Page 34 - PCA Metro NY Region POST April 2018
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Track Ramblings Conitnued
-- you de-clutch as usual with the left foot and then give a little rev matching jab on the gas pedal with the heel of the right foot as you shift down and then let off the clutch pedal. If you do it properly you have continued braking at full intensity and matched the engine revs so that you get a smooth downshift.
If that all sounds complicated, you should be thankful that you aren’t driving a car made pri- or to 1952 which is when the synchronized (“syn- chromesh”) gearbox, invented by Dr. Porsche himself, was first made available to the public in the Porsche 356. [It had been utilized by the WW2 German military in the Kubelwagen often seen in WW2 movies, which was a derivative of the Porsche-designed Volkswagen.] In those an- cient days if you wanted to downshift without causing a loud possibly damaging crunch to emanate from the gearbox, you had to “double clutch”. Double clutching is much more compli- cated than heel & toe. Here are the steps: Say you are in 4th gear approaching a 3rd gear turn. (1) Declutch and shift from 4th gear into neu- tral; (2) Re-engage the clutch by letting off the clutch pedal; (3) apply gas to match the revs as explained above; (4) declutch and shift from neutral into 3rd gear; (5) Re-engage the clutch; (6) step on the gas and motor away. And of course if you want a good lap time you’d bet- ter use heel & toe technique during that entire process. The synchromesh gearbox is one of the very important contributions of Dr. Porsche to modern civilized society.
A piece of trivia: You may have wondered, (but likely not!) why the full name of the mostly self- taught Dr. Porsche, is often shown as “Dr. Ing. h.c. F. Porsche”. The ‘Dr Ing.’ part means that Ferdi- nand was a doctor of engineering. It’s the ‘h.c’ part which is interesting. It is an abbreviation for the Latin ‘honoris causa’ which means “for the sake of honor”. Academic degrees “honoris causa” are granted to people who did not fulfill the requirements of the degree but whose ac- complishments merit the granting of the degree. Ferdinand definitely was worthy of the degree. Practice, practice, practice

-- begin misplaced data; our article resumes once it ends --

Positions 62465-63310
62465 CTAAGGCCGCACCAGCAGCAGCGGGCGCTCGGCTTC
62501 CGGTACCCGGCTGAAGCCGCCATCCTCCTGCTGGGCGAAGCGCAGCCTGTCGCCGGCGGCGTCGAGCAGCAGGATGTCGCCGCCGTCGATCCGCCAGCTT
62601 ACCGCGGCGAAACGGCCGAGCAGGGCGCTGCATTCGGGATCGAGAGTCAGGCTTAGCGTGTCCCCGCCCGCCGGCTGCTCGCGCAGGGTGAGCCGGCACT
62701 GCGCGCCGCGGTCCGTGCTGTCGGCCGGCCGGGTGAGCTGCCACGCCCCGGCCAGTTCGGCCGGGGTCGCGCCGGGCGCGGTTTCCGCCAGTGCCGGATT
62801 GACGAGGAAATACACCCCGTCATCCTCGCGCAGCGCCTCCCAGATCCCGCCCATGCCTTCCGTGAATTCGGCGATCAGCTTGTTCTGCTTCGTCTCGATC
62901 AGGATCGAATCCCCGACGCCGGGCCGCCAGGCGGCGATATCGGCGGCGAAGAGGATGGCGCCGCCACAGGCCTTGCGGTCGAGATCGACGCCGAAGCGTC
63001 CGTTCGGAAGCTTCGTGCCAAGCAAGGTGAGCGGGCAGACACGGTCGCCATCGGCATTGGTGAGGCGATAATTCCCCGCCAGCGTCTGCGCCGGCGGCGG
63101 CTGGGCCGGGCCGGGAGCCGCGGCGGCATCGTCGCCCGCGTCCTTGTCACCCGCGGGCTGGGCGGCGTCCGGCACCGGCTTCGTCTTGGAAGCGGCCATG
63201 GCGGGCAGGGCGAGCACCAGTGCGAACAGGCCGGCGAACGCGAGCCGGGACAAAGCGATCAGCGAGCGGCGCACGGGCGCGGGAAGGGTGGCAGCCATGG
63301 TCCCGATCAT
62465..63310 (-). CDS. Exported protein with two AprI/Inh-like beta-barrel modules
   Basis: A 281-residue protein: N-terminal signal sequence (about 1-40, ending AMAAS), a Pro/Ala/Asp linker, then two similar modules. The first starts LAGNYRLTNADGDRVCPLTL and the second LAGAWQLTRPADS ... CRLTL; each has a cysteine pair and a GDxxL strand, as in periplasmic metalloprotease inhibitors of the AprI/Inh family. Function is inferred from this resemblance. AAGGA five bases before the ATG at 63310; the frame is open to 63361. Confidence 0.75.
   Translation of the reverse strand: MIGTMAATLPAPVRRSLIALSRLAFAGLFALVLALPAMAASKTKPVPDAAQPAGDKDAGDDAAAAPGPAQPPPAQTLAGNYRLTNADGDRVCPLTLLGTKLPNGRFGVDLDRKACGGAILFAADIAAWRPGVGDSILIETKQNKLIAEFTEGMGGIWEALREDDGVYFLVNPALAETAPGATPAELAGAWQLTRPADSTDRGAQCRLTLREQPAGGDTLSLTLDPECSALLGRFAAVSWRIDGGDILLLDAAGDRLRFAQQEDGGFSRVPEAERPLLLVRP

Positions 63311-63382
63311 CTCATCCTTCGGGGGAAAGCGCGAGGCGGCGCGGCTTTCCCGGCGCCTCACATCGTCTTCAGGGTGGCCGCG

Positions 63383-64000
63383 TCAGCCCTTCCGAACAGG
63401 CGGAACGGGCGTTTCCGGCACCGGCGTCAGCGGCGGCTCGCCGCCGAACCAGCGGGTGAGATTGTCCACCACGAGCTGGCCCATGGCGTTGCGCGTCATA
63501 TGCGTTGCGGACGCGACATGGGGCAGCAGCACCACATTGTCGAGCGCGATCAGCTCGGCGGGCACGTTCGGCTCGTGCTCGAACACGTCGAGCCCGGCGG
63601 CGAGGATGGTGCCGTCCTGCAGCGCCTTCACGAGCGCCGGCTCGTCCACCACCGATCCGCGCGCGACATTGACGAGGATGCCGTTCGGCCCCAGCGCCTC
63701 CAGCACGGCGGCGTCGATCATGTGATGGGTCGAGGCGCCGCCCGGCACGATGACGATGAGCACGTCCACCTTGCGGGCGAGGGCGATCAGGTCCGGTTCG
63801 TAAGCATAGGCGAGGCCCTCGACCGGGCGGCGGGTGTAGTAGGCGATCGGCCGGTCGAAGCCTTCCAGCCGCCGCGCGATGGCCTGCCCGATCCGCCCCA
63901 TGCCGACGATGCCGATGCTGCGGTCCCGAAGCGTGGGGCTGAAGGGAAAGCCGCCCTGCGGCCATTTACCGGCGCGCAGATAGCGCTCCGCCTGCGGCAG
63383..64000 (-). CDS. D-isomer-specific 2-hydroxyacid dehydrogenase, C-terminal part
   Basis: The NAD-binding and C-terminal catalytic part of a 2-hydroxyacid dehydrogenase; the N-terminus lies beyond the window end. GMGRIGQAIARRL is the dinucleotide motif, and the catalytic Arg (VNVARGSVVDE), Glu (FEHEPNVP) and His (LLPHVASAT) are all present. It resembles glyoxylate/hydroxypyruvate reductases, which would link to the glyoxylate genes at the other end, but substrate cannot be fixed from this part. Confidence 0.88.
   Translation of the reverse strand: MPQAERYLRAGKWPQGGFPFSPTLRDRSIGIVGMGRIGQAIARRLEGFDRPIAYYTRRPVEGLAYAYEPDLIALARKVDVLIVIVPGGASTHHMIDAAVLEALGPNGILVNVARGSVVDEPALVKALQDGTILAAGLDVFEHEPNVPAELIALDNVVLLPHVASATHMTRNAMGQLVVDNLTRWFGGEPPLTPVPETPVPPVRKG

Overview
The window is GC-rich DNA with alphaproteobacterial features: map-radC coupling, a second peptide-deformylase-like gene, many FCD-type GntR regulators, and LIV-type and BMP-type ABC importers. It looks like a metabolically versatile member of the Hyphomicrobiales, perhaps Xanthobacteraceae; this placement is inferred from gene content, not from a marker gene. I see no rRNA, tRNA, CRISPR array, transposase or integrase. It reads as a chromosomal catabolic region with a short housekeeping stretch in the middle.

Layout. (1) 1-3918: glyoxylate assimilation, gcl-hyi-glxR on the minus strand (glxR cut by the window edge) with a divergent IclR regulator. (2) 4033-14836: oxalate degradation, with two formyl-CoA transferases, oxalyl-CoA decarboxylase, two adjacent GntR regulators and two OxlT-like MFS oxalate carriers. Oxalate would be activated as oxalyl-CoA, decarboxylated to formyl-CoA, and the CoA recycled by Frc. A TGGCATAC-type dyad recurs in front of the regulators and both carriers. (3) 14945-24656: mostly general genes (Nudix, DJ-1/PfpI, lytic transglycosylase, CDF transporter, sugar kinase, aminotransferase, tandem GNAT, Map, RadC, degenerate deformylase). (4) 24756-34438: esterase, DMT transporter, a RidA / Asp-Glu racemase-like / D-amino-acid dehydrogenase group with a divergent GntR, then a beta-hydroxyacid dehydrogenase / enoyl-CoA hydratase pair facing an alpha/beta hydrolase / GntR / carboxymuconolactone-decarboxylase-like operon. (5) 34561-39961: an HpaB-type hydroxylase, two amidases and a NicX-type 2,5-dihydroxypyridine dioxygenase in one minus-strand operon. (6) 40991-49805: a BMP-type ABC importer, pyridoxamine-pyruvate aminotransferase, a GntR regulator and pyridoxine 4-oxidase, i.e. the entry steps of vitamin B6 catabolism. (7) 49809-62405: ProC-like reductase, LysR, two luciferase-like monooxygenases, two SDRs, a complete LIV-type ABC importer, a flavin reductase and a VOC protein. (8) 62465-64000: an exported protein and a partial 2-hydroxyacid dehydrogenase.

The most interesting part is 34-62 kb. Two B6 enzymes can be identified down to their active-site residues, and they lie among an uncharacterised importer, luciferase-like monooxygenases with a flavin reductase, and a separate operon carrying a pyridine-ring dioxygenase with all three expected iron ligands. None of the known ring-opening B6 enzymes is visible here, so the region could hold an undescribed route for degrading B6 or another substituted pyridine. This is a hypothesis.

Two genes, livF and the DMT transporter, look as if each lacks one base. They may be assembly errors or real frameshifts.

Obviously, you won’t improve in any activity un- less you put time into the activity. (That’s why my piano playing doesn’t improve much.) But
just sitting down at the keyboard or driving laps at the track won’t turn you into Horowitz or Hamilton. Seat time alone will not automatically cause improvement – in fact, it may serve only to cement bad habits.
”Purposeful Practice” is the concept of taking an overall goal, such as “I want faster lap times”, breaking down this overall goal into its compo- nents (such as “brake later”, “don’t coast”, “use the full width of the track”), and focusing on im- proving the components one by one. It is gen- erally recognized that we can’t focus on too many things at once. Consequently we should try to master one thing at a time and then prog- ress to the next one.
There is nothing wrong with simply attending DE events, enjoying being on the track, driving at more than 100mph (legally!!) in your wonderful Porsche and talking to track buddies about the experience. That is a perfectly valid way to at- tend our events.
On the other hand, if you want to improve and get promoted to higher run groups, perhaps graduate to racing, and generally be as good at this activity as possible, it takes effort to learn the skills. You can drive a track 100 days, but you won’t become really good at it unless you put in the effort to learn the craft of track driving. I have mentioned the ‘Speed Secrets Weekly’ ( email blast from Ross Bentley. Each one discusses a specific concept or method. I recommend that you subscribe if you’d like to learn what’s on the mind of top drivers and coaches. Even more important, though, is how you use your track time. Make a goal for every session, such as “I will work on hitting the turn-in, apex and track-out points on every lap” and concentrate specifically on that goal. These goals should be bite-sized and re- alistically achievable to you at that moment in your development. It would not be realistic to set a goal of “I want to hit the track-out marker at the top of the Watkins Glen esses at 160mph”, unless you are in a 911 Turbo S and are already a top-level racer. It would be realistic to have a goal at those esses of being full throttle the whole way up the hill.
I’ll see you at the track. You can always contact me at [email protected]

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